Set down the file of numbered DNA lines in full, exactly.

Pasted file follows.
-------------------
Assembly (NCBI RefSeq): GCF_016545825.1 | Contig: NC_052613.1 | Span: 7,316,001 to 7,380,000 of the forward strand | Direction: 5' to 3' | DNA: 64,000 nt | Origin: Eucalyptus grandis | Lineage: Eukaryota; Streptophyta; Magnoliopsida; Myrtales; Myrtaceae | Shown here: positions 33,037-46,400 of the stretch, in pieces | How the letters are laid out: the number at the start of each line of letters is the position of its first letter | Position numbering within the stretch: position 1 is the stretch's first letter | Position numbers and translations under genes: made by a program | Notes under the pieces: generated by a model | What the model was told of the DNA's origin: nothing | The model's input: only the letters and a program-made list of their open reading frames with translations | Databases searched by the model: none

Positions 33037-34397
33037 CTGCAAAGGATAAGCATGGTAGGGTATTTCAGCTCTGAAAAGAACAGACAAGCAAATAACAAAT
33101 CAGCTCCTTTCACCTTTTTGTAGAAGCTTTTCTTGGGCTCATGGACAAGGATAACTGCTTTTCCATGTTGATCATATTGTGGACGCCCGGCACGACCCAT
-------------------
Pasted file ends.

Assembly (NCBI RefSeq): GCF_016545825.1 | Contig: NC_052613.1 | Span: 7,316,001 to 7,380,000 of the forward strand | Direction: 5' to 3' | DNA: 64,000 nt | Origin: Eucalyptus grandis | Lineage: Eukaryota; Streptophyta; Magnoliopsida; Myrtales; Myrtaceae | Shown here: positions 33,037-46,400 of the stretch, in pieces | How the letters are laid out: the number at the start of each line of letters is the position of its first letter | Position numbering within the stretch: position 1 is the stretch's first letter | Position numbers and translations under genes: made by a program | Notes under the pieces: generated by a model | What the model was told of the DNA's origin: nothing | The model's input: only the letters and a program-made list of their open reading frames with translations | Databases searched by the model: none

Positions 33037-34397
33037 CTGCAAAGGATAAGCATGGTAGGGTATTTCAGCTCTGAAAAGAACAGACAAGCAAATAACAAAT
33101 CAGCTCCTTTCACCTTTTTGTAGAAGCTTTTCTTGGGCTCATGGACAAGGATAACTGCTTTTCCATGTTGATCATATTGTGGACGCCCGGCACGACCCAT